In the beginning of my career I practiced in several traditional physical therapy settings. I was asked to see two to three clients an hour, using aides or technicians (who were not licensed therapists) to guide exercises and never had time to fully address my clients' physical needs, let alone the depression or sadness they felt because they were injured. I also never had the time to connect with them between treatments to guide or support them.
Clients paid a copay with insurance covering the rest of the bill and followed the doctor’s orders as far as frequency and duration of therapy, no matter what they really needed for healing—which could be more OR less therapy.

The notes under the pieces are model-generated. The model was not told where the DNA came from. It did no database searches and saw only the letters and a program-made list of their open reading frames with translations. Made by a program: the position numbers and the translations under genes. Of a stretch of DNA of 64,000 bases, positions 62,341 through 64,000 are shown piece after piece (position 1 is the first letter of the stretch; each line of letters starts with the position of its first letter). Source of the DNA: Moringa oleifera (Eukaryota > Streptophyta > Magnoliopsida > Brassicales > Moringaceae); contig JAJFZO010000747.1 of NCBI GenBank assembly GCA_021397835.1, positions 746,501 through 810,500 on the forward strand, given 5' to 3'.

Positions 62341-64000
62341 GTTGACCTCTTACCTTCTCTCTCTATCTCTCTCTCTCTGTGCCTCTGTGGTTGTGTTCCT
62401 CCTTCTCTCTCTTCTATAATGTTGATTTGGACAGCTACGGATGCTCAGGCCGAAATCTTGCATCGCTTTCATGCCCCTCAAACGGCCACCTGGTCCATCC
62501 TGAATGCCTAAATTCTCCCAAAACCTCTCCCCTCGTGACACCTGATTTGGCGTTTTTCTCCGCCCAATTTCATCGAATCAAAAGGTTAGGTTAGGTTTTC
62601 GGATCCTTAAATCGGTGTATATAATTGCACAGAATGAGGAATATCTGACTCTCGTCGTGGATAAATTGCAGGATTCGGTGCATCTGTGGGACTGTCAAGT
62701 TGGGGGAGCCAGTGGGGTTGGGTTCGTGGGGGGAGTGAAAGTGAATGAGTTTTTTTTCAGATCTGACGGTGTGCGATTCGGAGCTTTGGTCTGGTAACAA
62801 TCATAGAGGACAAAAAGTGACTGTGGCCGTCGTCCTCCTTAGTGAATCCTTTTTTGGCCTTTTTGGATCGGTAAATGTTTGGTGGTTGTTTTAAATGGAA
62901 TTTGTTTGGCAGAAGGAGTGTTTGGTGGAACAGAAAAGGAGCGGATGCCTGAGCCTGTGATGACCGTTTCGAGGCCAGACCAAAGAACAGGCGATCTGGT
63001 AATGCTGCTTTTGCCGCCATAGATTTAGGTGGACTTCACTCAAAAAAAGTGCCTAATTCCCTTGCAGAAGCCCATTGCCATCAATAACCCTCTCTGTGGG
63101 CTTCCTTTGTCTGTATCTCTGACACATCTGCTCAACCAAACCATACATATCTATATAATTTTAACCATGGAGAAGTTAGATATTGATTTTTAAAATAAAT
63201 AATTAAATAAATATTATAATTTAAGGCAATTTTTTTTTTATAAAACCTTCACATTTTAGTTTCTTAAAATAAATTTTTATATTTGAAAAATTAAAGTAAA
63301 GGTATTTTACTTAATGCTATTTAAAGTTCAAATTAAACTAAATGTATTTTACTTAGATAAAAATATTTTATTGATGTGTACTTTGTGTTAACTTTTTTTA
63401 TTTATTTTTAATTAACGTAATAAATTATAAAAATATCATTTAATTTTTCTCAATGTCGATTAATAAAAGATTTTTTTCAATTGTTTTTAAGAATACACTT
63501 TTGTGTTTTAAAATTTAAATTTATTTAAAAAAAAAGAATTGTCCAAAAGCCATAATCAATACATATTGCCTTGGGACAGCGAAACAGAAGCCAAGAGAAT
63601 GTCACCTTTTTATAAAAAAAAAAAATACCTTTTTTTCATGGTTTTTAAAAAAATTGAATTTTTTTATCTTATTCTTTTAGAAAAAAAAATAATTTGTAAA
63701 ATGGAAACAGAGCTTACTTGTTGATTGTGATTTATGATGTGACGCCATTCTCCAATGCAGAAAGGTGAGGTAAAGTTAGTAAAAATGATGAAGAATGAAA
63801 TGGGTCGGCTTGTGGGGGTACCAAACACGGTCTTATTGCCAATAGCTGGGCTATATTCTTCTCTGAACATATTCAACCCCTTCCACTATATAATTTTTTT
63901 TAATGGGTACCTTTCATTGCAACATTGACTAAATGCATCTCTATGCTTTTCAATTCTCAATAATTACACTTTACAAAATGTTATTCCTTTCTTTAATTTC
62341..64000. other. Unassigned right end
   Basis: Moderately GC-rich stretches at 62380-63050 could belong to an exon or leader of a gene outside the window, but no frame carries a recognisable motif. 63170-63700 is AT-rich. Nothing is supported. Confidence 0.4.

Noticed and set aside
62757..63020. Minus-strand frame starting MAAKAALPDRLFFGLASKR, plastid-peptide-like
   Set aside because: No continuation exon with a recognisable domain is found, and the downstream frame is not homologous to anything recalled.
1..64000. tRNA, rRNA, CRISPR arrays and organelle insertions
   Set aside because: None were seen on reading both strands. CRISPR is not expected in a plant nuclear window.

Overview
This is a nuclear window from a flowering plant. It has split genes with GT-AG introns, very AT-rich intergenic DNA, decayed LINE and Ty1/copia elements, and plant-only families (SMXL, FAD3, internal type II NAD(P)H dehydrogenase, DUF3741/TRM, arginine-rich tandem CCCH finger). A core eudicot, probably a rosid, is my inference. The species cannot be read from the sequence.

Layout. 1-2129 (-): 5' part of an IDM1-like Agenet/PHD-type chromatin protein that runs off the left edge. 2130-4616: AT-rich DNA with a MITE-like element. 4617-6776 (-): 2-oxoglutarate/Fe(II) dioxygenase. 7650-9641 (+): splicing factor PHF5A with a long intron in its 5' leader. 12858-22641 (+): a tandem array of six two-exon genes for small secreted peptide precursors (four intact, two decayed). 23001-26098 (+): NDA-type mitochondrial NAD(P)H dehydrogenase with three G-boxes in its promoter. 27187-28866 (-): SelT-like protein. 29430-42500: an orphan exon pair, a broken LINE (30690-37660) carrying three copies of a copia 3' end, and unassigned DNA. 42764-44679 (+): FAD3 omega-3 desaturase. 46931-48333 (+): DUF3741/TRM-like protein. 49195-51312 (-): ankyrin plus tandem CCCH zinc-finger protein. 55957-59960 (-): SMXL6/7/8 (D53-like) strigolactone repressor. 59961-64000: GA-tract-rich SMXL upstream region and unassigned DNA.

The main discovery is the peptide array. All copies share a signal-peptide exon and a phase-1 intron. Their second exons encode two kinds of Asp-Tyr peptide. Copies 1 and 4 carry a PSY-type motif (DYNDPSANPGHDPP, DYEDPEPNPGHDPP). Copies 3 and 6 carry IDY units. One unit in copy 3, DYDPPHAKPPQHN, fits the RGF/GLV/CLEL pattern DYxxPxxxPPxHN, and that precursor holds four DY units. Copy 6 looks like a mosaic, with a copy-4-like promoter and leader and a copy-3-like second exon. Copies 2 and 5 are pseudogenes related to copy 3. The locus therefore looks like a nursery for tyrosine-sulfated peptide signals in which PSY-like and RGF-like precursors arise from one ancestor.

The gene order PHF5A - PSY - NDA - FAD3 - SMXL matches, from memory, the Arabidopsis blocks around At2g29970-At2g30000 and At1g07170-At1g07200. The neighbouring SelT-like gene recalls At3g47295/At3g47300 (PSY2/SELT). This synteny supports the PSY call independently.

When I burned out in this system, I went out on my own and created the physical therapy environment I knew my clients deserved and I wanted to give. I saw everyone for at least an hour, and I scheduled them for what they needed, with lots of support in between. The client had a resource, a friend, and a caring, skilled healer at their disposal to empower the healing process and teach them how to navigate integrating mind, body, and soul.
As you evaluate your own experience with physical therapy, think about what you’re paying for. Do you receive one-on-one attention for at least an hour, by the same therapist? Do you see the same therapist every time you attend a session? Do you practice your exercises in front of that same person? Are you given a way to connect after the session for guidance or support? Does your therapist have enough time to look at all of you? Does he or she ask you about your work, relationship, home, and spiritual life?